Some musicians prefer self-effacement to self-esteem for fear of seeming arrogant but these two expressions are not opposites. Selflessness is THE focus goal for a performance yet only a very strong sense of self enables you to forget yourself and concentrate on the task at hand!
Will power is back in fashion! After years of neglect, it is again considered a very important skill. I avoid calling it a character trait because research shows that people can be very well organised and/or disciplined in some aspects of their lives and notoriously complacent in others. Many stressed out university students preparing for the finals wear dirty socks (see Baumeister and Tierney). The fact is that they probably have no choice. Think of will power as a finite quantity: no matter how different or unrelated the demands you place on yourself (concentration, patience, behavior control, etc), you only have one jar of will power at your disposal. When the jar is empty, you’ve run out of it and only replenishment (nutrition, rest) will allow you to tackle the next challenge.
7. Proper perspective
Defining proper perspective in a few short lines isn’t easy. Proper perspective means being open; always looking for opportunities to grow. It means keeping sight of the big picture, not sweating the small stuff or getting caught up in small details.
And there you have it, THE most misunderstood and misused mental attitude or skill: thinking positive. Positive thinkers may live up to seven-and-a-half years longer according to a longitudinal study of thousands of Swedish nurses. They don’t get sick as often and heal faster when they do. All this has nothing to do with being unrealistic or kidding oneself. It means approaching problems and/or setbacks in a solution-seeking frame of mind. It means taking charge, which brings us to the next aspect of proper perspective: sitting in the driver’s seat. Successful musicians don’t want to feel like victims nor do they want to be seen that way by others. Setbacks are there to be analysed and understood. Solutions can then be incorporated into their preparation plan. What is beyond one’s control belongs in the ‘oh, what the hell’ category, to be related and laughed about later.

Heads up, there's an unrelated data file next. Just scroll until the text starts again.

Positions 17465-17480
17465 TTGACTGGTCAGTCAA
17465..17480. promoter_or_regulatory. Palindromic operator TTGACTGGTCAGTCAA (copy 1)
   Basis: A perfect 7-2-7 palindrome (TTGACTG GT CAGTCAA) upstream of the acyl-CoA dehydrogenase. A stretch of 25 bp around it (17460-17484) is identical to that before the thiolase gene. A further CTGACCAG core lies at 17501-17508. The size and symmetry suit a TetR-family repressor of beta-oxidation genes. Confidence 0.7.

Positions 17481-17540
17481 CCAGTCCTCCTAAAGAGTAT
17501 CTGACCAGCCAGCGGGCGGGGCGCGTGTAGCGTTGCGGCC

Finally, keeping things in perspective means having fun. Remember, it’s all about loving music and making music and being thankful that you can earn a good living doing what you love!
8. Health and physical fitness
When musicians ask why they should physically train and look after their body, I answer, ‘Why not? You’re a human being too, aren’t you?’ You can read everyday about the necessity of doing something for your health. Musicians (as opposed to most elite athletes) belong to the lucky people who can enjoy many years of music making as long as their mental and physical health allows it. Besides, your body IS your instrument. If you take good care of it, if you train efficiently (see neuro-motor learning) and give it what it needs to function, it will be there for you. Being able to rely on your instrument is the single most important factor in dealing with stage fright!
A famous conductor used to say, ‘If you choose to read and believe the good critiques, then you must believe the bad ones too!’ Feedback comes in many forms and musicians have to know how to deal with it. They have to analyse their own performance (while maintaining a good perspective), make sense of what other people are saying, incorporate anything useful into their preparation plan, then put the performance behind them and look forward to the next one…
Carole Talbot-Honeck's thesis ‘The Essence of Excellence; Mental Skills of Top Classical Musicians‘ was published in The Journal of Excellence, Vol. 1 Nr. 1, May 1998.
She has given 'Fit to Play' seminars at the VENIA Audition Academy, as a part of VENIA’s audition (including orchestral) and performance preparation programme for instrumentalists and singers. VENIA believes musicians are individual personalities, able to achieve their goals, and improve stage and performance presence by combining musical, mental and physical skills.
This article was first published on thestrad.com on 20 March 2017